So, if you have more tax debt than you can pay, don’t discount the possibility of contacting a bankruptcy attorney.  Do mention when making the appointment the amount of taxes in play.  Not all attorneys are comfortable filing cases with large amounts of tax debt.  So, don’t be surprised if the first attorney you contact refers you to someone else.  Also, don’t expect to get completely out of trouble; but you may be very surprised at what a bankruptcy can do for you.

Oh, and if you remember one thing from all of this, file your tax returns ON TIME.  If you can’t pay, you can’t pay; but file your returns ON TIME.  Extensions are fine, just file before the end of the extension period.  Returns not filed timely can create a problem you can’t change.

Elaine

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Old Debt, Foreclosed Home, 1099 in the Mail — Oh NO!

Once upon a time the start of tax season was heralded by would-be clients who had been to see me sometimes months earlier calling very excited, because they finally have the money to file.  Then, there are the Trustees wanting a share of tax refunds that accrued to debtors prior to the filing of their bankruptcies — those calls are less fun.

Recently, though, tax season has started a bit earlier — in January and early February.  Former clients are calling scared, because they have just gotten a 1099 in the mail for some HUGE amount of money that they thought they had discharged in their Bankruptcy — and they are right.

Any time a creditor “forgives” debt, which is a very broad term and doesn’t necessarily have anything to do with whether or not they still intend to collect it or the Debtor still owes it, the creditor is required to send a 1099 for the amount of the forgiven debt to the Debtor and the IRS.  The IRS is then going to assume (unless told to the contrary) that this amount is to be included in the debtor’s gross income for that taxable year.

Breathe.  I promise, it isn’t nearly this bad.  Go back and read that “unless told to the contrary” part again.  If you have filed for Bankruptcy and discharged your personal liability for debt, it does not have to be included in your taxable income.  There is an IRS form 982 that will solve this problem for you.  Form 982 deals with 1099’s if the debt has been discharged in Bankruptcy or if the Debtor was insolvent at the time the debt was forgiven.  The insolvency exception is considerably more difficult and more treacherous.  The Bankruptcy (Title 11) provision is much more straight forward.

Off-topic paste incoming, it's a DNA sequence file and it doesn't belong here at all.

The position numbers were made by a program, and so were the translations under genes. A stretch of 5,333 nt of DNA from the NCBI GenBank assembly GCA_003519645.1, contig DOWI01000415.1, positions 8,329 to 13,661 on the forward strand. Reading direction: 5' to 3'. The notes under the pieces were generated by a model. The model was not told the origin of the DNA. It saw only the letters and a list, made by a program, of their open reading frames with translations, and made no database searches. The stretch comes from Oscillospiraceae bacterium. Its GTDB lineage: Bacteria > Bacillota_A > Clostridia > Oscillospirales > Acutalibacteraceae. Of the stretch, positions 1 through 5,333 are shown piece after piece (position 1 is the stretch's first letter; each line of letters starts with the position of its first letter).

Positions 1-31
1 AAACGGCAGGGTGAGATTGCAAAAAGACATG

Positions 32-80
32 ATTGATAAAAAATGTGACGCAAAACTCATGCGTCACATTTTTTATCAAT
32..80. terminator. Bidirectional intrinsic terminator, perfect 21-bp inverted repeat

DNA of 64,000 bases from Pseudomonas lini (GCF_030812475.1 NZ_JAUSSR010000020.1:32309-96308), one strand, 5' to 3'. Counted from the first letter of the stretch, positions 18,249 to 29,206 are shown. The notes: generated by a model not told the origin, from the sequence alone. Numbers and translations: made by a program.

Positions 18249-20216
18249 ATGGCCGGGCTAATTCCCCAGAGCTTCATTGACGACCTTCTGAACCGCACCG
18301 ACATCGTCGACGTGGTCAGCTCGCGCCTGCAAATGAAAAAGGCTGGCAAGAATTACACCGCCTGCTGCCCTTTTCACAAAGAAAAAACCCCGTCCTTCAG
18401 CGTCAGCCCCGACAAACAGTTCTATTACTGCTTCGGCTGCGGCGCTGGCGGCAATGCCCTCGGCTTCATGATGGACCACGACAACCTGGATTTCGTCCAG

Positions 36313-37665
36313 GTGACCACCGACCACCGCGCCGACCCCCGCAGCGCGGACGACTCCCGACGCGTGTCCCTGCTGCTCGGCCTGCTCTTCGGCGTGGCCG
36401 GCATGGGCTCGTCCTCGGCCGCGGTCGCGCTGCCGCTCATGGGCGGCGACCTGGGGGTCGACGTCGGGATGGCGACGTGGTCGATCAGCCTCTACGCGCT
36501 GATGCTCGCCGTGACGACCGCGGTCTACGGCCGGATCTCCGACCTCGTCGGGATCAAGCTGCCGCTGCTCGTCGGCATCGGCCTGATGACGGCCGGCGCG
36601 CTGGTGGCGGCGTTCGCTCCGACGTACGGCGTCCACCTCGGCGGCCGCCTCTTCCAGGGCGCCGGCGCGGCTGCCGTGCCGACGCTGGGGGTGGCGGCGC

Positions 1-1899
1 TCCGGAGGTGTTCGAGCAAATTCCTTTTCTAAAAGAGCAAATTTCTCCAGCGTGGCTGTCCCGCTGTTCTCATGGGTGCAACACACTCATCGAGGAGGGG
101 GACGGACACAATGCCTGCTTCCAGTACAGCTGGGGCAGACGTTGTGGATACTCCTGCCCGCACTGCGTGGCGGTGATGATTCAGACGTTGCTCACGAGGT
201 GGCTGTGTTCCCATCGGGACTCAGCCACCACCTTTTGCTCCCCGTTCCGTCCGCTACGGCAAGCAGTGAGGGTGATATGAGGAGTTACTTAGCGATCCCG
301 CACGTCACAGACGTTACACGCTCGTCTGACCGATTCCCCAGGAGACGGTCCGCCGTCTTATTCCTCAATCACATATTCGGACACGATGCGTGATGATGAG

There are different rules if the forgiveness of debt involved your homestead, and the property was foreclosed or the subject of a short sale; but the 1099 may still qualify to be excepted from your taxable income.  In that event, I suggest you talk to a competent CPA.   Likewise, if you have any questions regarding the application or use of Form 982, a CPA is the person to call.

Where those 1099’s can be a real issue is if you did some type of debt management plan where you paid less than 100% of your debt.  If it was a Chapter 13 Bankruptcy, Form 982 may still apply.  Otherwise, you might have a real problem; and you cannot call a CPA for help too soon.  I hate getting calls from people who tried to do the right thing, tried to pay their debt; and then after years of scrimping and suffering find out after the fact that they now owe tax on the total amount (including interest) that they didn’t pay.  A Chapter 13 Bankruptcy would likely have been cheaper, more effective and actually gotten them out of debt instead of into tax debt.

So happy tax refunds, and do not pay tax on discharged debt unnecessarily!

Elaine

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Short Answers to Complicated Questions

Frequently when I get a call from someone considering a bankruptcy filing, the first question I’m asked is — complicated.  Here are a few examples.

Are taxes dischargeable in Bankruptcy?